Prime Minister Narendra Modi arrived to a warm welcome in the Big Apple on Friday, the city that has been there and done it many times over as far as world leaders go.

Yet, it was different. Modi's supporters had come in large numbers to stand around the New York Palace Hotel to be seen and heard as the caravan arrived. Equipped with dabbas of food for the wait, they carried placards with welcome messages.

Meanwhile, at the United Nations, Pakistan Prime Minister Nawaz Sharif was speaking and unsurprisingly raised the Kashmir issue. He said India had used violence, especially against Kashmiri women, for its “occupation” but Pakistan’s “commitment” to the Kashmiris’ right to self-determination was abiding. 

Sharif snubbed 
When asked after his speech if he would meet Modi, Sharif said that he wished the Indian prime minister good luck and walked on.

While Sharif was speaking inside, nearly 700 pro-Imran Khan supporters dressed in T-shirts with the former cricketer’s likeness were gathered outside. They shouted anti-Sharif slogans and asked him to go home which the beleaguered prime minister did a few hours later.

India sent a junior UN diplomat and used the “right to reply” to counter Sharif’s argument and that was it. There was no chance meeting since the two didn’t have a chance to cross each other’s path. One arrived and the other left.

New York police on the beat estimated that anywhere between 200 to 500 Indian-Americans, largely from nearby New Jersey, had collected on the streets near the hotel.

At the same time, Modi’s detractors too had a plan. Using the somewhat easy judicial path in the United States to serve summons on anyone so long you have the money to pay court fees, a Sikh activist who has made it his mission to serve summons on various Indian politicians, timed it well. A federal court in New York issued summons on Modi in connection with the 2002 Gujarat riots the day before his arrival.

Both Indian and US officials issued strong statements to say that Modi has immunity from any judicial process in the United States. He is “ring-fenced” in the words of Syed Akbaruddin, spokesman of the external affairs ministry. 

That said, Modi’s visit to the United States is interesting at many other levels. The enthusiasm of some Indian-Americans is unmistakable. As an observer of Indo-US relations for over two decades and having reported on several prime ministerial visits to the US, one has to acknowledge that the sentiment of Indian voters is shared by many Indian-Americans.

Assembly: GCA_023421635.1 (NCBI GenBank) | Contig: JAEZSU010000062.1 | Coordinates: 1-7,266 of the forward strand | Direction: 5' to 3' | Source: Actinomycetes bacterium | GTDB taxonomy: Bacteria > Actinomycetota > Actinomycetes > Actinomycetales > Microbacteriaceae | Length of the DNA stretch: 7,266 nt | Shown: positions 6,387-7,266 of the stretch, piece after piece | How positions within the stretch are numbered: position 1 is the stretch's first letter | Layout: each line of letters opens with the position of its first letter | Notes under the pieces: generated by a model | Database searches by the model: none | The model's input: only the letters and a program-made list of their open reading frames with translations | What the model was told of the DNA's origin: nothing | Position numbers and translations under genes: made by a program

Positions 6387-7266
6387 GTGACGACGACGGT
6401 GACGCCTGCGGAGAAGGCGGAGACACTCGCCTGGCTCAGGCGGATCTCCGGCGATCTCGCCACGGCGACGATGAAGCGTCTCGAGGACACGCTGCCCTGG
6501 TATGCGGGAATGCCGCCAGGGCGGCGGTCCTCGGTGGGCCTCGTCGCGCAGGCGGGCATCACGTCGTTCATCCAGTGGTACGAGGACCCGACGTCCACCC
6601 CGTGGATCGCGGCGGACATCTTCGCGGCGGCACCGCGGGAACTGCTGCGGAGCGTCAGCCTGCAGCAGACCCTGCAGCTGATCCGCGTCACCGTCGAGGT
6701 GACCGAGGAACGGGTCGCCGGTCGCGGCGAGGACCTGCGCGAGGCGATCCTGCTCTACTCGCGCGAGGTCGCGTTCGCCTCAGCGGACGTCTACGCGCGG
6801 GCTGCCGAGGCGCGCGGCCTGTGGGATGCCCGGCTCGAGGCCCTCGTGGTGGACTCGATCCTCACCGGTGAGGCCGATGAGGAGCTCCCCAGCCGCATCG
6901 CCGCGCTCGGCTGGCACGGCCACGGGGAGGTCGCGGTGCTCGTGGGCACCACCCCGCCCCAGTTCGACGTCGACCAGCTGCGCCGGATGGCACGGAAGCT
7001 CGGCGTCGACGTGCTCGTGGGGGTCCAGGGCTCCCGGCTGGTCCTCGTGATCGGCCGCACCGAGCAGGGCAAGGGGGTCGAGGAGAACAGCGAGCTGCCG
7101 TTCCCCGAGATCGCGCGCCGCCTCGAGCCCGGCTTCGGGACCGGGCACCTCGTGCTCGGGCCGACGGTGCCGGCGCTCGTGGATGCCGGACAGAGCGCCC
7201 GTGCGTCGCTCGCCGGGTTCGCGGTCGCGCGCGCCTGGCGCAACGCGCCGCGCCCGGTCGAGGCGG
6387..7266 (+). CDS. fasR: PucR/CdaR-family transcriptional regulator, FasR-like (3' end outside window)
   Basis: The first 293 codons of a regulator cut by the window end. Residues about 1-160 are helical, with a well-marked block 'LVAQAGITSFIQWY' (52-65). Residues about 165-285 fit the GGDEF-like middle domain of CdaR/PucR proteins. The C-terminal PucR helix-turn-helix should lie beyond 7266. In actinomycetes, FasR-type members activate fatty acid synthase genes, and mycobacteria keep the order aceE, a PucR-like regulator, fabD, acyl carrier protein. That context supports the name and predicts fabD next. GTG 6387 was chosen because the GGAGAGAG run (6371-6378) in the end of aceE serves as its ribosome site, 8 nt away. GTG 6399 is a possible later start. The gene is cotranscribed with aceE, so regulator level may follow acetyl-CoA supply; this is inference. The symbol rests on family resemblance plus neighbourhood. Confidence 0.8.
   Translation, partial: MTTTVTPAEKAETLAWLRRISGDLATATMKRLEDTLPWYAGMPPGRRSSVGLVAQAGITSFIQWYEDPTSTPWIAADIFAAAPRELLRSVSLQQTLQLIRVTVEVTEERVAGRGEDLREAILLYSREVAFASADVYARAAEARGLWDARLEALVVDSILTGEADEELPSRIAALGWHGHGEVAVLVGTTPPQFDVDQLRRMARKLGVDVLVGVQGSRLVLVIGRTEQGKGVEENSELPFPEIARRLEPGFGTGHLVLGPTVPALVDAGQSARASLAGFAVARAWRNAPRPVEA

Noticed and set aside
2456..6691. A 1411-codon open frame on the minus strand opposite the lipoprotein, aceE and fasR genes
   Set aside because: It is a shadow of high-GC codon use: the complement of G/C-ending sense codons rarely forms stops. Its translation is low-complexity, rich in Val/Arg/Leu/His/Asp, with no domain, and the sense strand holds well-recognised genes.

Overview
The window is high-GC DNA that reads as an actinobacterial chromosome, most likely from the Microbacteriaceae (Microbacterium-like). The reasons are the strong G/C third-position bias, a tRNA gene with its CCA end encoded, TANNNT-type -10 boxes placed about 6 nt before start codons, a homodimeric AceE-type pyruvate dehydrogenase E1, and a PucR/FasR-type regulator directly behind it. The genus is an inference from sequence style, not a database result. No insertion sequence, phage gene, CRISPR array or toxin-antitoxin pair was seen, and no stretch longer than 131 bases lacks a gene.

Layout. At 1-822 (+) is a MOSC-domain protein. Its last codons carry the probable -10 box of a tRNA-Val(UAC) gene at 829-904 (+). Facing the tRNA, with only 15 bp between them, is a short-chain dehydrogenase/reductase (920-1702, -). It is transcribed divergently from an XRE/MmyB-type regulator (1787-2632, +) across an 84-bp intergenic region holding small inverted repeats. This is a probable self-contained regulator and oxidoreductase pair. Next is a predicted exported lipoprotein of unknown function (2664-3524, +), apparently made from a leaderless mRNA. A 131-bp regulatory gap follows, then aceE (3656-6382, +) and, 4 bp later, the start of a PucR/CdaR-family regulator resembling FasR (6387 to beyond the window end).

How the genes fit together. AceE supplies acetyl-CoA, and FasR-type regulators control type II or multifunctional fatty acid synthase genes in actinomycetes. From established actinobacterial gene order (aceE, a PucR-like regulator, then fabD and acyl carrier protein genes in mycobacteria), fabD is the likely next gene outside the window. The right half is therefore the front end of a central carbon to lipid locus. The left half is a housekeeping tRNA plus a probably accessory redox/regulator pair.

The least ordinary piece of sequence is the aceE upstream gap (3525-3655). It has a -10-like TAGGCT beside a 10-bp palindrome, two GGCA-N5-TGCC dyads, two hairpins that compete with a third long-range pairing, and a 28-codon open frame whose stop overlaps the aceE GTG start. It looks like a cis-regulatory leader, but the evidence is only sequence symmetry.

No bending

At another level, Modi may play tough with Washington just as he did with Beijing. If Bharatiya Janata Party general secretary Ram Madhav is to be believed, the Modi government will “neither bend backwards, nor forwards” for any country, the United States included.

Madhav, while speaking at a conclave organised by India Today in New York on Friday, did some plain talking. There was no effort to sound nice or promise things the Modi government can’t deliver. He went out of his way to emphasise that the Indian nuclear liability law – a big thorn on the American side – was passed by the Indian parliament and is unlikely to be changed.

He also stoutly defended BJP’s decision not to allow foreign investments in the retail sector, saying that the neighborhood shop was necessary for the average rickshaw puller because it supplied his needs. It was not a burden or a “shoddy supplier of shoddy goods” as a questioner phrased it.

What came across from an important BJP/RSS strongman was this: America is one of the many partners for India and not necessarily a country with copyright on India’s love.

Talking through tweets

There is no way to know if Madhav’s view is a serious take on Indo-US relations, since the Modi government rarely talks or explains itself except through tweets.

If it is, Washington may be a tad disappointed but it is important to point out that there is also a stream in American strategic thought which says that the United States is better off with many friends in Asia rather than a few key ones such as India and Japan. It is especially prevalent in the thinking of the Democratic Party.

The landscape, as they say, is littered with mines. And even an MRAP can’t really navigate it well. That is the “mine resistant ambush protected vehicle” that both Pakistan and India want.  How Modi navigates this passage would be a test of his skills.